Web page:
Kareem Reacts to the News: DeSantis Is Child Trafficker?, NBA's Anthony Edwards' Apology, Rampant School Censorship, NFL Going Extinct?, "The Woman King," and More
My thoughts on the top--and not so top--stories in this week's political, sports, and pop culture news.
Today’s post is chock full of some major stories—and some that may not seem major but really are in terms of long-term impact on American culture. I try to look at a variety of topics that I think help shape the future of how we think and where we’re going as a country.
You may have noticed that I’m putting out Kareem Reacts to the News segments more frequently. That’s because the response from you has been so enthusiastic and encouraging.
Politics: New Species of Reptile Discovered in Florida Governor’s Mansion
Gov. Ron DeSantis Revealed to Be Serial Groomer and Human Trafficker
(I decided to write my own headline for this news story. Does it seem a bit sensationalist? Read on and you’ll see it’s rather mild considering the circumstances.)
“Dangerous” migrants that Gov. DeSantis lured into his metaphorical van.
Summary: Florida Flies 2 Planeloads of Migrants to Martha’s Vineyard (NYT): Florida’s Governor Ron DeSantis sent about 50 undocumented migrants, including children, from Texas to Martha’s Vineyard to make a political point.
My Take: What would you call someone in clown make-up who pulls up in a black van, entices vulnerable people inside with candy, then transports them to use their bodies for his own sick purposes? DeSantis may not wear the makeup but he’s no less a predator clown who has exploited the bodies of the innocent for his pleasure, which in this case is political gain. A groomer? A kidnapper? A human trafficker?
Let’s break it down into basic facts:
DeSantis called Fox News to tell them of his ingenious plan, but gave no heads-up to any state or local officials in Massachusetts so they might be prepared to help the arriving migrants. He knew this tactic would cause even more hardship and confusion for the migrants, but he didn’t care. As long as he got his attaboys from his “official” news agency, Fox.
One migrant told the San Antonio Report that a woman named Perla paid him $200 to recruit other migrants to travel where more government support would be available to them, including jobs. (That’s the candy part of this con.)
Catherine Chen of the anti-trafficking charity Polaris noted the deception used to trick migrants, saying: “If migrants were defrauded, and if this fraud was intended as a vehicle for anyone’s material gain, including that of an elected official, then there is a case for investigating it as trafficking.”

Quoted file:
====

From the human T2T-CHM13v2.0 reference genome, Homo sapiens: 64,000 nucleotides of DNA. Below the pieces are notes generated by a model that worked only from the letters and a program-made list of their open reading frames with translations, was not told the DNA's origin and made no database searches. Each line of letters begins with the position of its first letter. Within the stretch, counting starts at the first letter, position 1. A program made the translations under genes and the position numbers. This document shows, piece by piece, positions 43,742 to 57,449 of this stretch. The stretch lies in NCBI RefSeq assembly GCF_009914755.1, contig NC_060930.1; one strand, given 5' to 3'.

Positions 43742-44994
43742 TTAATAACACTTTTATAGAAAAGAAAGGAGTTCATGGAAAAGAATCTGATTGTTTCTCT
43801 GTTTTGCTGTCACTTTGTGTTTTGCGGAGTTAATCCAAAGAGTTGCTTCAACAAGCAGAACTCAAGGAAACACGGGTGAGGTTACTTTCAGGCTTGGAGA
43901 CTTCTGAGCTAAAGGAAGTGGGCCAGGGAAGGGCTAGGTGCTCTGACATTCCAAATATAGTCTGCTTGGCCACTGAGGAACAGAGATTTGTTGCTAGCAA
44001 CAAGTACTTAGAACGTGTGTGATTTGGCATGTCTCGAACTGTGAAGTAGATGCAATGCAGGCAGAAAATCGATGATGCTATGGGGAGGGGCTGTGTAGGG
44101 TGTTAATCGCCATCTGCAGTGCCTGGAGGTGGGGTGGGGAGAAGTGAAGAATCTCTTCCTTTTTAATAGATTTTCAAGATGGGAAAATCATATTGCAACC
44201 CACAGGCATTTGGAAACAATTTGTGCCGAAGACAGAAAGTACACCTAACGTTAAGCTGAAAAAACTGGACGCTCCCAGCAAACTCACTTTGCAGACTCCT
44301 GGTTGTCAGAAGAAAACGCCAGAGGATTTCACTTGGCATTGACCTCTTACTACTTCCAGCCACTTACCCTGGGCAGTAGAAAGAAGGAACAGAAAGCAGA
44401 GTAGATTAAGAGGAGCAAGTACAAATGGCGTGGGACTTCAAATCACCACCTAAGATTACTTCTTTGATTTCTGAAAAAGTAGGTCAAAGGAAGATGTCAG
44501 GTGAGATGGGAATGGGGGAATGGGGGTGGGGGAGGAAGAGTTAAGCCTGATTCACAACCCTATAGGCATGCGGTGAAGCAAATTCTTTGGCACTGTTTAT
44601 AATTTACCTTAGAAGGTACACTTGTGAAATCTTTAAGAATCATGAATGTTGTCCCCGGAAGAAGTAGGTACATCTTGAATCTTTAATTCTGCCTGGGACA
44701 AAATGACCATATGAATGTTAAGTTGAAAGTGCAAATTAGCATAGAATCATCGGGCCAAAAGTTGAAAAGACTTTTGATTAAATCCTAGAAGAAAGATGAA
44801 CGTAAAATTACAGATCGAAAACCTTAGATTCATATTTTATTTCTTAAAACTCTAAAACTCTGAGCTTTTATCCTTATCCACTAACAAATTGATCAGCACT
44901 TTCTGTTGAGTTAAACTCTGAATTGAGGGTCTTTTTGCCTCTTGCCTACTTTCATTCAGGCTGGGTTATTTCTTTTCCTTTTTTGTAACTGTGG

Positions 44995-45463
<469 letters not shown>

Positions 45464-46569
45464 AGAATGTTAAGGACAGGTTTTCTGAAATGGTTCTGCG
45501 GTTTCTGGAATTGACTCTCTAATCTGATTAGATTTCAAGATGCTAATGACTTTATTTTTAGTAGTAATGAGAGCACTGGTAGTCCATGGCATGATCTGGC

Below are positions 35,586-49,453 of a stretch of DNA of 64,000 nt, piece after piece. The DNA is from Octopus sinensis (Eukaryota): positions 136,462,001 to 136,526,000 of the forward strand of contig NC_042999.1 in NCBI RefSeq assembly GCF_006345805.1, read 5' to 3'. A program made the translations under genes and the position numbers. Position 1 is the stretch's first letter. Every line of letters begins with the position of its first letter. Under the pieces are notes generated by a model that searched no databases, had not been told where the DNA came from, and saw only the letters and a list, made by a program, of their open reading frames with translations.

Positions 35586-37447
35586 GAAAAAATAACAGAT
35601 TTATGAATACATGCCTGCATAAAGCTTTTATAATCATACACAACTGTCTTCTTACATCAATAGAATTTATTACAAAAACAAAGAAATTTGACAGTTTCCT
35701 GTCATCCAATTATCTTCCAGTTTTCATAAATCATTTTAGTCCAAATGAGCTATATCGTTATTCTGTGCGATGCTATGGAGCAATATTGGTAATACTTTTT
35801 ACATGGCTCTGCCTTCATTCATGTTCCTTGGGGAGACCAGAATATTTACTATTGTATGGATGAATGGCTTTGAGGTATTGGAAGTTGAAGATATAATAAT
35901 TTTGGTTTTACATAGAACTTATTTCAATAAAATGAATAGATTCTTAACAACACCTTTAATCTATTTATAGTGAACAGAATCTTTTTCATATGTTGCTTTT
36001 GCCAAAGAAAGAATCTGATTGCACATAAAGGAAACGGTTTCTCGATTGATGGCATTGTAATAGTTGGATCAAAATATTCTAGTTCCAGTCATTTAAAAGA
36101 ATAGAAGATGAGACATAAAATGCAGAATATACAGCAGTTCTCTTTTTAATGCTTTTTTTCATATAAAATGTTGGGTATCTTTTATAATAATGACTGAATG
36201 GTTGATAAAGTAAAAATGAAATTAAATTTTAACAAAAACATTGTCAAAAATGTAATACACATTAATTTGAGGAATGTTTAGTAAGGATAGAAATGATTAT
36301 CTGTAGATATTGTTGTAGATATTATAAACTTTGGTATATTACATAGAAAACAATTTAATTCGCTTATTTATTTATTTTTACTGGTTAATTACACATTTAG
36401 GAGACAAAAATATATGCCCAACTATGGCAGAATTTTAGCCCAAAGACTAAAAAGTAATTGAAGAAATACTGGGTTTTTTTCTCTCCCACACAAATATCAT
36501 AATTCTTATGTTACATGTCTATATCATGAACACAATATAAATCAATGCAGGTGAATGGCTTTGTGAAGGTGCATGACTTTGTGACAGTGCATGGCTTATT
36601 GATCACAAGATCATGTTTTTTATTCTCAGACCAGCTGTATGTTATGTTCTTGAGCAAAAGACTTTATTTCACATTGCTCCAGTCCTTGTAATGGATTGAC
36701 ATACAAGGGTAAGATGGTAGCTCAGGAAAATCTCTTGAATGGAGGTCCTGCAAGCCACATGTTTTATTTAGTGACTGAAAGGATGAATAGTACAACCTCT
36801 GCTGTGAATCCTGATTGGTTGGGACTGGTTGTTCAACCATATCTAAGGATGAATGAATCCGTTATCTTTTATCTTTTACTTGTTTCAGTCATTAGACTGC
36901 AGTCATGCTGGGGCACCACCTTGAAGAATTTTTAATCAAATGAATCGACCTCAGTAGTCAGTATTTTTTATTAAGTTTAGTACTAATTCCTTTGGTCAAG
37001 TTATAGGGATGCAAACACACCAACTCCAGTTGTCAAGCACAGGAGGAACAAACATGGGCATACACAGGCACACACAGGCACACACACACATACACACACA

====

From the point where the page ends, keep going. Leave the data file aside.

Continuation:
Some of the migrants had immigration hearings within the week, which is now thousands of miles away. “I think this is all a ploy to get us to miss our court dates so we get in trouble with the law and they can deport us,” said one migrant.
The migrants aren’t from Florida, but rather from Texas! However, DeSantis reportedly used money from Florida’s $12 million relocation fund that specifically only applies to moving migrants “from this state.” Another crime.
This harmful disrespect for their humanity is the baseline for DeSantis’ brand of entitled conservatism. He offers no practical, specific solutions for how to address the situation, just name-calling and high-profile stunts that impress only the least knowledgable voters. What does it say about your leadership qualities that your main supporters are people looking to confirm their worst prejudices?
The only good part of this situation is how badly it backfired. Instead of hand-wringing anger, the residents of Martha’s Vineyard and Massachusetts responded with the kind of compassion and kindness that we associate with heartland America, a place that in DeSantis’ world only exists on the Hallmark Channel.
The migrants were housed in a church—expressing our cherished values of charity and love—given food, clothing, and medical treatment. They were then sent to a Cape Cod military base where they will have access to services including legal, health care, food, hygiene kits, and crisis counseling. In refreshing contrast to DeSantis, Massachusetts Gov. Charlie Baker, a Republican, has promised humanitarian support for the migrants.
Republicans like DeSantis are running scared after their self-righteous anti-abortion laws have mobilized much of America against them. Facing mid-term elections, they need to scare voters back to their side with a bogeyman who doesn’t look like them. But the reality is that there is no such thing as an “open” border as they often claim. About 20,000 Border Patrol agents secure the border. Under Title 42, President Trump expelled 400,000 people in nine months while President Biden has expelled 1.7 million in 18 months.